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3 keys, prediction for Iowa football in Music City Bowl
Offensive line coming off crucial developmental opportunity
NASHVILLE — Kirk Ferentz has the opportunity to make history Saturday.
An Iowa win against Kentucky would tie the 24th-year Iowa football coach with Penn State’s Joe Paterno for most bowl wins as a Big Ten head coach with 10.
The record book aside, the bowl also will give Iowa fans somewhat of a glimpse into the future.
Here are three keys for the Music City Bowl that, along with surely helping the Hawkeyes against Kentucky, will be important to watch from a long-term standpoint:
What does Joe Labas show at quarterback?
Saturday’s game is essentially an audition for Joe Labas, who will be not only making his first career start, but also taking his first in-game snap as a college quarterback.
The redshirt freshman’s only opportunity in the public eye before this week was at Iowa’s open practice in August.
The audition does not come with an easy set of circumstances. Labas has been transitioning since the end of the regular season from working on the scout team to taking first-team reps in practice.
Regardless of how Labas plays, transfer Cade McNamara likely will still be the presumed starting quarterback for 2023.
But a stellar performance from Labas would give Iowa’s staff something to think about heading into 2023 spring practices and fall camp.
How much has Iowa’s offensive line developed since the end of the regular season?
Ferentz earlier this month described the bowl practices as “really important opportunities for all the players that haven't played a lot or even guys that have played that are younger to continue to move forward as players.”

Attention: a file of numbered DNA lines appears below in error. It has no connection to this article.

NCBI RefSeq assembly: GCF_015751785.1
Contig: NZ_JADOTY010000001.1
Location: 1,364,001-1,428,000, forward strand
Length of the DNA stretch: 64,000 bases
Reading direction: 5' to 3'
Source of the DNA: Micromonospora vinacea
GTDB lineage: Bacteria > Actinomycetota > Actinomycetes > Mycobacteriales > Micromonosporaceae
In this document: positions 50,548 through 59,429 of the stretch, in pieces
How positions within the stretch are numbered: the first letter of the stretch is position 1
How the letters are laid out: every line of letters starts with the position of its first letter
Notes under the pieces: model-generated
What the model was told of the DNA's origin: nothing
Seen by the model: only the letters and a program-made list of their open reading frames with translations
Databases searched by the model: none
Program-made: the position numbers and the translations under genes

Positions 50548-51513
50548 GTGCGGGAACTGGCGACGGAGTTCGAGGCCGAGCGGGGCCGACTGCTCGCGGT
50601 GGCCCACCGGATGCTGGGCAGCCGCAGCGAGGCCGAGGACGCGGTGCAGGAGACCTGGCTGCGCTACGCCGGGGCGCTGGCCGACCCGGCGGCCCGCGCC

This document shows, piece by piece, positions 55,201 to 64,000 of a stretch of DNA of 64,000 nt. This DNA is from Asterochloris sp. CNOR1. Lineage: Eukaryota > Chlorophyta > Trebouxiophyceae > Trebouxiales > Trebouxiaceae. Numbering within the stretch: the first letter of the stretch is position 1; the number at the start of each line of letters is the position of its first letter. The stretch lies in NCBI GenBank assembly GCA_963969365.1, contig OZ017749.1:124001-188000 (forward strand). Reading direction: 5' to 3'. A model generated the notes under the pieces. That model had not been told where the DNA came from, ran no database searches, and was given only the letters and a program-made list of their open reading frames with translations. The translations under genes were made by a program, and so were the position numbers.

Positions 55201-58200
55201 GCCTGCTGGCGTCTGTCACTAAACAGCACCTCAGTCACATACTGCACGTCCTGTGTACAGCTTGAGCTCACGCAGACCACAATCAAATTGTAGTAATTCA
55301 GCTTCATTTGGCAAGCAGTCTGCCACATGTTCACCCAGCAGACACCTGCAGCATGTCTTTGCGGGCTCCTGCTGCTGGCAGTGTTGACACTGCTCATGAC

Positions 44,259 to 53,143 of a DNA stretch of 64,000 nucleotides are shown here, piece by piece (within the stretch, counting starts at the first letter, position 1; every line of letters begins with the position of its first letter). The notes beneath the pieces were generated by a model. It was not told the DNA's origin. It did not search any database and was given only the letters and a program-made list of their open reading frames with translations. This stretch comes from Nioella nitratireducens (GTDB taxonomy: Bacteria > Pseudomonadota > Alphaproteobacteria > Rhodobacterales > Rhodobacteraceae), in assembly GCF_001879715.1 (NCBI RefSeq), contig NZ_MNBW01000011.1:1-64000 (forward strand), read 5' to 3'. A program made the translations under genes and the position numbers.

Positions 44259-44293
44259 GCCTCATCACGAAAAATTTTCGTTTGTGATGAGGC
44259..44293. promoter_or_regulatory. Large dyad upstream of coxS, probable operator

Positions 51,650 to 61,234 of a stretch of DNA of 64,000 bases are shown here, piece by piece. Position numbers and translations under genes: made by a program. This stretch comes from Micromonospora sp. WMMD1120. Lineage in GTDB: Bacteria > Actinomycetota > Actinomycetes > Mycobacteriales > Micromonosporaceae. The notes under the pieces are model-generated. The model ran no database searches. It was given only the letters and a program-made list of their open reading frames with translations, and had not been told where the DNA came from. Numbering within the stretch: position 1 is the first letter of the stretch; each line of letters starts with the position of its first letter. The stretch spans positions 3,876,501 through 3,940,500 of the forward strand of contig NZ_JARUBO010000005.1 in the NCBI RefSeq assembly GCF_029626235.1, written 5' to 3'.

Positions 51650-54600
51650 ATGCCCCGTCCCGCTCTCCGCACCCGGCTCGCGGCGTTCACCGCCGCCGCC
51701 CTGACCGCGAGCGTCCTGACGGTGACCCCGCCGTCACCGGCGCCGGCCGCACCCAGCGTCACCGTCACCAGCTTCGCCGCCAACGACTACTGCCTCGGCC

That is especially the case at offensive line — one of Iowa’s most inexperienced position groups.
Iowa’s starting offensive linemen heading into the bowl game include one junior, three sophomores and a redshirt freshman.
An improved offensive line would be especially helpful in building Labas’ comfort although he does have the ability to make plays with his feet.
Which younger players on the defense shine?
Almost exactly a year ago, Cooper DeJean essentially made a touchdown-saving play in the Citrus Bowl as he tackled Kentucky wide receiver Wan’Dale Robinson a yard short of the end zone.
The tackle itself became a moot point when Kentucky scored a touchdown on the next play. However, it foreshadowed a larger role for DeJean on Iowa’s defense.
With four interceptions in 2022, two of which he returned for touchdowns, DeJean now is a key part of Iowa’s success in the secondary.
It is possible for another future defensive contributor to show a flash of what they’re capable of in this year’s Music City Bowl.
Former five-star recruit Xavier Nwankpa is one possibility after safety Kaevon Merriweather’s opt-out created a void in the secondary.
What’s at stake
Along with Ferentz’s shot at history, Iowa would add another trophy to its collection with a win Saturday, and seniors would end their careers on a win.
Saturday’s outcome is unlikely to have a significant long-term impact for either team, though.
Both teams have some unknowns, especially at quarterback, which could make for another game of the unexpected to wrap up a 2022 season with many unexpected things.
Iowa 20, Kentucky 17